On the heels of nabbing Best of Show at the Chef's Gala last weekend, Garden of the Gods Gourmet's Amy Pontius and Café 36's Larissa Warner brought down Best Overall Champion de Cuisine at the Colorado Restaurant Association's 15th annual Pikes Peak Hospitality Expo 2010 at The Broadmoor.
I'd been invited to join one of the chef-media teams, which broke down as follows:
4) Garden of the gods Gourmet - Amy Pontius, Café 36 - Larissa Warner, KXRM Fox 21 - Kimberly Price
5) Mozaic - Scott Miller, 91.5 KRCC - Timothy Fairfull
6) Cheyenne Mountain Resort - Brother Luck, 92.9 The Peak - Woody Powers
7) Craftwood Inn - Ben Hoffer, 98.1 KKFM - Gina Kavali
How it all worked: Each team was allowed to bring three of its own ingredients (we opted for vanilla beans, demiglace and a killer gorgonzola dolce), and otherwise had to use items provided out of a communal pantry. No mechanical gadgets other than portable burners were allowed — so it was mostly a show of knife skills.
All teams would simultaneously prepare appetizer, entrée and dessert courses (five plates of each, for four judges and a display table); each course would have to feature a secret ingredient, announced on-site. This year's judges (who do judge blind for fairness) were The Broadmoor's Bertrand Bouquin and Sigi Eisenberger; The Gazette's Teresa Farney; and a random audience member chosen by contest.
The 45-minute entrée round brought the challenge of flat-iron steak from Ranch Foods Direct. While we placed beautifully seared strips over our gorgonzola dolce next to buttery asparagus spears and whipped up a kick-ass blackberry demiglace, we soon learned that Ben Hoffer from the Craftwood Inn had also brought demi and also had decided to add blackberries. The judges were more partial to what Hoffer called his peppered strawberry beef roulade with wilted spinach and blackberry demiglace. (Well played, Ben.)
Lastly, another 30-minute dessert round presented the obstacle of ... donuts. (Effing donuts!?) The look of joy on Paravicini's owner Franco Pisani's face as he presented a tray full of the lousiest, driest donuts I've probably ever seen was — well, pure evil, really. I felt sorry that the judges actually had to eat these miserable monsters, which appeared as though they'd been salvaged from a day-old bakery a week too late.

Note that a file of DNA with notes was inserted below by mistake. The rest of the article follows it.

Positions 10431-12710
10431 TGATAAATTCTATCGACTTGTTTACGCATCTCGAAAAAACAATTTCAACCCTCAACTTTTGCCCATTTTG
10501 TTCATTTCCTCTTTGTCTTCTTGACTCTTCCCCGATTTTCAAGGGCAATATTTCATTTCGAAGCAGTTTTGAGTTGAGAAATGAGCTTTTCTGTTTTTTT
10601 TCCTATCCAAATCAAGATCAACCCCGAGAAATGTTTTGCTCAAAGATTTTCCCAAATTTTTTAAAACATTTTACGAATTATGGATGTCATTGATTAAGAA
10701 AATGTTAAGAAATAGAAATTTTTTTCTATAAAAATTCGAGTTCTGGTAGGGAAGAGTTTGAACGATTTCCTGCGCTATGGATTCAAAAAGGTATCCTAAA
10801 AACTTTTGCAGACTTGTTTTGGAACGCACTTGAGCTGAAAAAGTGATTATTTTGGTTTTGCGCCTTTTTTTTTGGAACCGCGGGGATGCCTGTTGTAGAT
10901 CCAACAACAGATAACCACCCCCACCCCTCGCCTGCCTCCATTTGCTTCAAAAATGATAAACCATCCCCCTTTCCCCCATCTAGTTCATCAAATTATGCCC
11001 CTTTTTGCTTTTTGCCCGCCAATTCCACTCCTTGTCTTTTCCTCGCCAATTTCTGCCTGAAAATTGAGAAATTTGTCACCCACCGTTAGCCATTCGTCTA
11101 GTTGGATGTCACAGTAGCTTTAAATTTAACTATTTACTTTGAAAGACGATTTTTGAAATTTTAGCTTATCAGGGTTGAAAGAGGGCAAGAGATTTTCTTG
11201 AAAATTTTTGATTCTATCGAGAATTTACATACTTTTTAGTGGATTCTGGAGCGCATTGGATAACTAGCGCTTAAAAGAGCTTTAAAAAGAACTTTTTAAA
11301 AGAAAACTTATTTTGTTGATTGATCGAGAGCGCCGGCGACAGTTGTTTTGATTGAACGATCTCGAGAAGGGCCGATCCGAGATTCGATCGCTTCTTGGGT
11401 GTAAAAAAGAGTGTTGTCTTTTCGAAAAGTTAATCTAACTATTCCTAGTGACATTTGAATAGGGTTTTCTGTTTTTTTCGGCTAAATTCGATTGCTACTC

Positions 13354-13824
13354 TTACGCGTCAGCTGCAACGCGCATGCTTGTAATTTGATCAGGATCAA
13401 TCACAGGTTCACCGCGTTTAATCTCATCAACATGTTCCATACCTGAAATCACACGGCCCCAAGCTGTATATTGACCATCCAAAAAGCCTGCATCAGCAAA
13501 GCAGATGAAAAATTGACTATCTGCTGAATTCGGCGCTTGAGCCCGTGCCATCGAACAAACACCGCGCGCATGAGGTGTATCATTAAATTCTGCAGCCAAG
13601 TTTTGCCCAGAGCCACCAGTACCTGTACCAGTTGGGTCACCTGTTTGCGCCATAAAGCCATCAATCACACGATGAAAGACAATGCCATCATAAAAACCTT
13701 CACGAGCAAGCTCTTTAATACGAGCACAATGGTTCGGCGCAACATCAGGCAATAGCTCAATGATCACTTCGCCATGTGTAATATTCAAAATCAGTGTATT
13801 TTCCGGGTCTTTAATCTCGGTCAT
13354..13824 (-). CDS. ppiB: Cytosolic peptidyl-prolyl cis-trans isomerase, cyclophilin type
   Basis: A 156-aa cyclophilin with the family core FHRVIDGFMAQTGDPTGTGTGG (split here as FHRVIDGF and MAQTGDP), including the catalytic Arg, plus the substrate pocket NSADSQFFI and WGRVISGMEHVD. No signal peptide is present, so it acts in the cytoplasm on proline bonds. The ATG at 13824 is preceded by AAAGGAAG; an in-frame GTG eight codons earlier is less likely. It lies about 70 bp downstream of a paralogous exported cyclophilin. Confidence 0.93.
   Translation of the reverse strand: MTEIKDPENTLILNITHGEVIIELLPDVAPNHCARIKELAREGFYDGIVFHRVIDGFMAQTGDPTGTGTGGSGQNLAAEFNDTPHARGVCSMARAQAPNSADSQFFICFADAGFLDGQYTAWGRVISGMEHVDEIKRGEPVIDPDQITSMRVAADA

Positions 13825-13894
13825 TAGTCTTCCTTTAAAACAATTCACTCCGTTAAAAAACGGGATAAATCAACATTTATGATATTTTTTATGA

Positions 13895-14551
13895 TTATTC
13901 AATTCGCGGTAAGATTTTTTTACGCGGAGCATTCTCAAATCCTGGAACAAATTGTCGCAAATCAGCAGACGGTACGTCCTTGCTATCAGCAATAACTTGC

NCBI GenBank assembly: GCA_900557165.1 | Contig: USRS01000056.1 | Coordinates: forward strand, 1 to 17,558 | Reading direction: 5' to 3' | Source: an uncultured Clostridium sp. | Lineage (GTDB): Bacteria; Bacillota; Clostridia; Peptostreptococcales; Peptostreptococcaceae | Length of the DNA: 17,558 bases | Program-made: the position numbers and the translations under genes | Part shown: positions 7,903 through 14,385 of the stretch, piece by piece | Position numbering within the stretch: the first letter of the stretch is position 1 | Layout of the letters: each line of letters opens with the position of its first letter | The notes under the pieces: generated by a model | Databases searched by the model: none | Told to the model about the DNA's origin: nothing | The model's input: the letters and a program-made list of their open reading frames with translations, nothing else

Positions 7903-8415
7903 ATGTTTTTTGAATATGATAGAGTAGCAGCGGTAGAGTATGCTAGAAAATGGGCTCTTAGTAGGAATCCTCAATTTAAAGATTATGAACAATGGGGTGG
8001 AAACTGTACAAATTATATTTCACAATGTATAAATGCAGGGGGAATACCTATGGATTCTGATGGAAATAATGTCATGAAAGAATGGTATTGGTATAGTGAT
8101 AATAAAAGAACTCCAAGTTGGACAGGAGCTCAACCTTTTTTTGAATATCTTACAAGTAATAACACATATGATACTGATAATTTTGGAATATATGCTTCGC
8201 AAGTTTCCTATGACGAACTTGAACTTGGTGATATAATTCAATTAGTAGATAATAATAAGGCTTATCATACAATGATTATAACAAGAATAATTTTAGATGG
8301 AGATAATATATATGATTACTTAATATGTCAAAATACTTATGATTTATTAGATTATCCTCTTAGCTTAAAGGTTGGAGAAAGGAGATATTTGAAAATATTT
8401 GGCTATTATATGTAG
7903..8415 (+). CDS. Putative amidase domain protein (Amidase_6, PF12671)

Anyhoo, we all got busy, and my team decided to fight fire with fire (or absurdity with stupidity, as it were) and basically just play with our food. We'd brought long plates, which we felt would be fun for cutting the donuts in half and placing them cut-side down to make the body of a dragon slither in and out of the plate, so to speak. So I constructed a banana and strawberry head with blueberry eyes, while Justin and Andrew laboriously whipped up a crème Anglaise, infused the donuts with white wine and torched them to provide even more crunch. The result was — well, stupid as hell and kinda funny. The audience gave us a few chuckles, at least.
This time, it was Scott Miller from MoZaic who earned the top nod for caramelizing his donuts with butter and sugar and stuffing bits of them into classic crepes with an orange citrus glaze. Pretty brilliant idea, really. (Sorry, I didn't manage to capture a worthwhile photo of either our or his dessert.)
In the end, all the day's hoopla was aimed at raising money for the Colorado Restaurant Association's ProStart program, which is a two-year food service and hospitality management curriculum for high school juniors and seniors.
I had a blast cooking, and personally want to thank Justin and Andrew for trusting me near sharp knives, boiling water and hot oil. (Sorry 'bout the dragon idea ...) And a thanks to all our competitors, for keeping the event fun and friendly — and hard as hell to medal in.